CD Review – Steve Martin and Edie Brickell “Love Has Come For You”
I have to confess that I’ve been absolutely side swiped by ‘Love Has Come For You.’ I guess that’s what happens sometimes when your expectations are low. I also have to confess that I’ve never been a fan of Steve Martin’s films. I don’t know what’s wrong with me, but I just don’t find him that funny. On top of that, it’s tempting to write off artists who jump genres and dismiss them as dilettantes. Saying that, I realize that Mr. Martin began his career as a musician and developed his comedy routines while engaging the audience in between song banter while opening for bands like The Grateful Dead. As far as Edie Brickell goes, I’ve been similarly underwhelmed by most of her music – other than a few improvisations with Jerry Garcia and her original radio hit ‘What I am’, I was never really grabbed by what she’s had on offer. So, when ‘Love Has Come For You’ arrived in the mail, I was ready to dismiss the whole affair even before I’d given it a proper listen. Since I first dropped it into the car stereo a week ago, I’ve been reluctant to play anything else.
‘Love Has Come For You’ is a bluegrass record and as anyone reading this knows, bluegrass is a hard path to follow in this day and age. Like the blues, it’s been weighed down with musical and lyrical clichés that are almost impossible to crawl away from. Many artists have tackled the genre by taking an ironic approach; others have been so reverential and curatorial that they’ve successfully drained all blood and passion from the music. A great measure of the success of Martin and Brickell’s record is that they do neither, and yet ‘Love Has Come For You’ still comes off as pure bluegrass music that honours tradition while sounding relevant and true at the same time.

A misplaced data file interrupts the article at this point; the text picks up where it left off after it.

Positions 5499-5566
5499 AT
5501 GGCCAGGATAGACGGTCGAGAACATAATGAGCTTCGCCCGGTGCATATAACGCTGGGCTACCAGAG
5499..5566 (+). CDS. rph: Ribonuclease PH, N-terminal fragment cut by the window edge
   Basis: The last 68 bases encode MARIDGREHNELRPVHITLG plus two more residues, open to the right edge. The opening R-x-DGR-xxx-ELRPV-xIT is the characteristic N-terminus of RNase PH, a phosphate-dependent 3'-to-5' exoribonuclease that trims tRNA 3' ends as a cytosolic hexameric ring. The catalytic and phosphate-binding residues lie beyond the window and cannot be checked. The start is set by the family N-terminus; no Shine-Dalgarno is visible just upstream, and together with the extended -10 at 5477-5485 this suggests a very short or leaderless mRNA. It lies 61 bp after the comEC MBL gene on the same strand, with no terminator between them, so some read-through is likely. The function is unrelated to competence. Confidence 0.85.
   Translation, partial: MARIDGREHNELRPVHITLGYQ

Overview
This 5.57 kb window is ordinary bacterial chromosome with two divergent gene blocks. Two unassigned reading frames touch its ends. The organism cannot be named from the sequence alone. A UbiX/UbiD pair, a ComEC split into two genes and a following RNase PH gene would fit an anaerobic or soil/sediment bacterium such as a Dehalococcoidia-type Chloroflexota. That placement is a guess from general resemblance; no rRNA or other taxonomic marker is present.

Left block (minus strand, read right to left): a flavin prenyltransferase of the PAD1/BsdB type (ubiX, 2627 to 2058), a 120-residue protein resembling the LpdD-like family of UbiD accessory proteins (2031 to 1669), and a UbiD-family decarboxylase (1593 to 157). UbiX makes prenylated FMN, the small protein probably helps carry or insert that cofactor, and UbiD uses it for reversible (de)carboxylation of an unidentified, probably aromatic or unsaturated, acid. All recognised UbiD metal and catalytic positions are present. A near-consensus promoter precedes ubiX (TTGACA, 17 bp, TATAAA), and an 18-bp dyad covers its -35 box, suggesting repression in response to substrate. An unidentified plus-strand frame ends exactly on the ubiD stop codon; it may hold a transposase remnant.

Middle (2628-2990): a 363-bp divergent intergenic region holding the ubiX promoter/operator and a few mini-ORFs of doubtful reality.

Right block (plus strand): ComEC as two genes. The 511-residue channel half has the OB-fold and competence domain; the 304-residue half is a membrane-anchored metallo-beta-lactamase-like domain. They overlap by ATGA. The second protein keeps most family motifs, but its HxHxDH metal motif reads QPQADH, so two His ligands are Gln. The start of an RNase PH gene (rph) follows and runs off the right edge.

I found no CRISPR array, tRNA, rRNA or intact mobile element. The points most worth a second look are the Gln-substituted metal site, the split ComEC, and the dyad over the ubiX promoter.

Brickell’s lyrics shamelessly mine the linguistic and thematic well of the bluegrass lexicon: the songs are full of rivers, death, poverty, unwed mothers and their no good men, but she does it with such lightness and grace that the situations come off as new and authentic. Sure, she modernizes things a bit with lines like ‘When you get to Asheville, Send me an email’, but it is so natural and unselfconscious that lines like that don’t stop us in our tracks, they invite us to keep listening. All of the lyrics are like that. They’re understated, serious, and move forward without a trace of irony. That’s not to say that this is a humorless set of tunes. Songs like ‘Siamese Cat’ have lyrics that are hilarious and light, but never trivial or bland.
Perhaps the biggest surprise for me was how wonderfully inventive and pure Steve Martin’s melodies are on this record. He isn’t an extremely technical player, but he is a surprisingly intuitive one. There isn’t any showboating or – conversely – relying on seasoned session banjo players to fill in gaps in Martin’s technique. Instead, there are thirteen beautifully crafted musical soundscapes that are engaging and uplifting from beginning to end. Songs like ‘When You Get To Asheville’ and the title track are top notch tunes that would shine on anyone’s record. This isn’t music that in any way trades in on celebrity. If anything, fame and reputation are downplayed as Martin and Brickell come off as two people that simply love singing and playing music. Of course, having players like Peter Asher on percussion and the Webb Sisters (of Leonard Cohen’s touring group) featured as backup vocalists doesn’t hurt things a bit.
This posting also appears at www.restlessandreal.blogspot.com
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